Thus, despite defendant's argument to the contrary, Salfi does not determine the issue as to whether a three judge court was properly convened in this case.

 Norton v. Mathews, 427 U.S. 524, 96 S. Ct. 2771, 49 L. Ed. 2d 672 (1976), seemingly could not skirt the issue, because there a three judge district court had upheld the validity of Social Security Act classifications of illegitimate children. Thus, direct appeal under 28 U.S.C. § 1252 was not available as it was in Salfi. Appellate jurisdiction, therefore, could derive only from a duly convened three judge court under 28 U.S.C. § 1253, which of necessity required subject matter jurisdiction in the three judge district court. Again, however, the issue though recognized was avoided. 427 U.S. 524, 530 & n.7, 96 S. Ct. 2771, 49 L. Ed. 2d 672. The Court held that Mathews v. Lucas, 427 U.S. 495, 96 S. Ct. 2755, 49 L. Ed. 2d 651 (1976), decided the same day, settled the issue on the merits in favor of the constitutionality of the challenged provision. Therefore, irrespective of whether the three judge court had proper jurisdiction, the Court ruled that there would be "no point" in a remand for procedural improprieties.

 The opinion concludes as follows:


Making the assumption, then, without deciding, that our jurisdiction in this case is established, we affirm the judgment in favor of the Secretary on the basis of our decision in Mathews v. Lucas, ante.

 Significantly, Justices Stevens, Brennan and Marshall dissented in Norton on the merits and in so doing concluded that the three judge court had been properly convened, and could resolve the constitutional issues.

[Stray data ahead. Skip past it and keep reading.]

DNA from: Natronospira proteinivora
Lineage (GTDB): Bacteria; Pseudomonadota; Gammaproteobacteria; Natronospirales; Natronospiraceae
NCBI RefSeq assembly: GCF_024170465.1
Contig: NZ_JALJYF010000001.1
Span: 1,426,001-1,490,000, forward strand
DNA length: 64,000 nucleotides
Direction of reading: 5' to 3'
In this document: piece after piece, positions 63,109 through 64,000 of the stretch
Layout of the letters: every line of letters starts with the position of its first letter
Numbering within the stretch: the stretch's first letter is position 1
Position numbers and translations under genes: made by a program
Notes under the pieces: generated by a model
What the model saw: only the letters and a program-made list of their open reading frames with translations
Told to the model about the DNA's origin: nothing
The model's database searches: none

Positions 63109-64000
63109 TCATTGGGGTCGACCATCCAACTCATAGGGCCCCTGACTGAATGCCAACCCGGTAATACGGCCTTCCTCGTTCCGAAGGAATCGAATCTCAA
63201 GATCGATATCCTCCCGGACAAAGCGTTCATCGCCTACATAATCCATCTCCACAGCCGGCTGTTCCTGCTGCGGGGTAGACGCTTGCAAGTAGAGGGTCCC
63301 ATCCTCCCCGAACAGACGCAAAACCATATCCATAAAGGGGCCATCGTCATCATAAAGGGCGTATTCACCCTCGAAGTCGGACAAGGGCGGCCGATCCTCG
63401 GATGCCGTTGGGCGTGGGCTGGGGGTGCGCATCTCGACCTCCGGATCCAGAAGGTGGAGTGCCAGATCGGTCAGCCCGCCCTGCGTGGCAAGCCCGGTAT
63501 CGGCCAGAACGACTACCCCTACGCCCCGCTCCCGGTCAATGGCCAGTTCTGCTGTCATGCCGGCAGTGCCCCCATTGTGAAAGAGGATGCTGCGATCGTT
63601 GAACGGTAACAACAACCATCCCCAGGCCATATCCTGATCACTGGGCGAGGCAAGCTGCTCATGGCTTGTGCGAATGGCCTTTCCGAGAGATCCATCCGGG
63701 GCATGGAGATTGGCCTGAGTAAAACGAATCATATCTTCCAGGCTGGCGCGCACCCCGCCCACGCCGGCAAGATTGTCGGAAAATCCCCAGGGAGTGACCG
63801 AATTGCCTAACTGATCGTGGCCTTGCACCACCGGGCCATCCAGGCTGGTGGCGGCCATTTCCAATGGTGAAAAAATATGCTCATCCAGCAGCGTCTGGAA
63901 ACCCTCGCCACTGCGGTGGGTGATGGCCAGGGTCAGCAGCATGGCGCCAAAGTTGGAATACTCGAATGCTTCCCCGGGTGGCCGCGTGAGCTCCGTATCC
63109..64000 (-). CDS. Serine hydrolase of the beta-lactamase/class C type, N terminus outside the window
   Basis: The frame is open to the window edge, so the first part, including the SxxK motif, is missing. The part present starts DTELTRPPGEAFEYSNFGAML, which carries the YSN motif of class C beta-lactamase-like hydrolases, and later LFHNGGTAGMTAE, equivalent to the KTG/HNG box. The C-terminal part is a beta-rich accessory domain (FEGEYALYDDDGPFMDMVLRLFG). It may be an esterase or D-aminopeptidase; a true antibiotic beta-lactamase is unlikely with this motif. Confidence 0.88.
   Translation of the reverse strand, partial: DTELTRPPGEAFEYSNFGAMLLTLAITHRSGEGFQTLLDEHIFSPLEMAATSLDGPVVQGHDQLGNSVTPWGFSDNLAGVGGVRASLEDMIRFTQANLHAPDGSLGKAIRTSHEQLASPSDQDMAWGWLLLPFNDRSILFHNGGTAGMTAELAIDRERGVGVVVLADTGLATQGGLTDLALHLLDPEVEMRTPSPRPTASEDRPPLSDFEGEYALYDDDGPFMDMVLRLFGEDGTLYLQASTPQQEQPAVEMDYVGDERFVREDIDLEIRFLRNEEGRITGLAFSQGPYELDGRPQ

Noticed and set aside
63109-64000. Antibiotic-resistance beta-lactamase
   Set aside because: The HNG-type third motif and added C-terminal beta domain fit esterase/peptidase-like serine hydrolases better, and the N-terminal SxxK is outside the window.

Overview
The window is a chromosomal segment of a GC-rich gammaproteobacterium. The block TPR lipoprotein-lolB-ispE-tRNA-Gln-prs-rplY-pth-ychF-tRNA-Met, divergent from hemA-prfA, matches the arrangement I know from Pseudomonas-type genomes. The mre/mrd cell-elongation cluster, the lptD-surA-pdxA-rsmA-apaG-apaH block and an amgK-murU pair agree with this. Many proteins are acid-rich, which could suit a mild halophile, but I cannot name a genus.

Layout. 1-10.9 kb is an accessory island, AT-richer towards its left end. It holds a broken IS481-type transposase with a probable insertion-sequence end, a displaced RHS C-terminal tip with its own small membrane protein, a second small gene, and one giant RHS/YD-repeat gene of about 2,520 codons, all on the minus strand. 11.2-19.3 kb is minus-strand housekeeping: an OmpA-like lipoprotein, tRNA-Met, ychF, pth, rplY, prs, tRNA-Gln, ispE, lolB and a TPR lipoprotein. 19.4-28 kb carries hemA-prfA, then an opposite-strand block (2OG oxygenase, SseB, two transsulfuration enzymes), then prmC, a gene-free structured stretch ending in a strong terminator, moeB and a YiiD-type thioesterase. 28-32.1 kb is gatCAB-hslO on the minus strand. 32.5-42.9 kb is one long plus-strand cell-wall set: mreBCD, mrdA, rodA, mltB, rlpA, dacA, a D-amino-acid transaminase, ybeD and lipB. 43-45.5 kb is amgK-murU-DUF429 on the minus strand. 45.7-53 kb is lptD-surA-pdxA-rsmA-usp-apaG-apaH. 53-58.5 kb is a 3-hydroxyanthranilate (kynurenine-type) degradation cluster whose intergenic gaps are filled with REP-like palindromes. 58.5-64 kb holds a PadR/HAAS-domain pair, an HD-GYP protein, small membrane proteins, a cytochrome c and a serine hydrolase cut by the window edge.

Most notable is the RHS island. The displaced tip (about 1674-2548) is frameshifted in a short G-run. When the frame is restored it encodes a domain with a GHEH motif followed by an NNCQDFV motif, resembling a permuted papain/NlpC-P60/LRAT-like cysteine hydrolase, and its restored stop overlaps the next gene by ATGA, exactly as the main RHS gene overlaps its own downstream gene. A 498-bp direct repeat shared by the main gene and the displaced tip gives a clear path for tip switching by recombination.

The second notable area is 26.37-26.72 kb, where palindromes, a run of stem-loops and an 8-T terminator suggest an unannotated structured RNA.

In Kohr v. Weinberger, 378 F. Supp. 1299 (E.D. Pa. 1974), a three judge district court was convened to pass upon the constitutionality of classifications based on sex contained in the Social Security Act. The court, noting that plaintiff conceded he had not exhausted all administrative remedies then available, nonetheless held it had jurisdiction and that the statutory provisions were valid. On appeal, the Supreme Court vacated and remanded, 422 U.S. 1050, 95 S. Ct. 2671, 45 L. Ed. 2d 704 (1974), with directions to reconsider jurisdiction in light of the intervening Salfi decision. Thereafter, without opinion, the three judge court dissolved itself. Had the decision been due to failure to exhaust administrative remedies, presumably the action would have been dismissed, rather than the court dissolved.

 There appears to be no relevant legislative history in regard to Congress's intent as to whether sections 205(g) and (h) permit or preclude injunctive and/or declaratory relief of the type sought in this case. As outlined above, case law is scant and inconclusive. The statute refers to a judgment by the district court "affirming, modifying or reversing" the Secretary's decision. There is no mention of enjoining, restraining or granting of equitable relief. Many statutes passed by Congress provide expressly for such types of relief where intended. See, e.g., 50 U.S.C. App. § 925 (a) (Emergency Price Control Act of 1942, § 205(a), granting power to enter "a permanent or temporary injunction, restraining order, or other order"); 29 U.S.C. § 217 (Fair Labor Standards Act, § 17, granting courts power "to restrain violations"); 15 U.S.C. §§ 21(c), 45(c) (Clayton Act and Federal Trade Commission Act, granting power to "enter a decree affirming, modifying or setting aside the order of the commission or board, and enforcing the same to the extent that such order is affirmed, and to issue such writs as are ancillary to its jurisdiction or are necessary in its judgment to prevent injury to the public").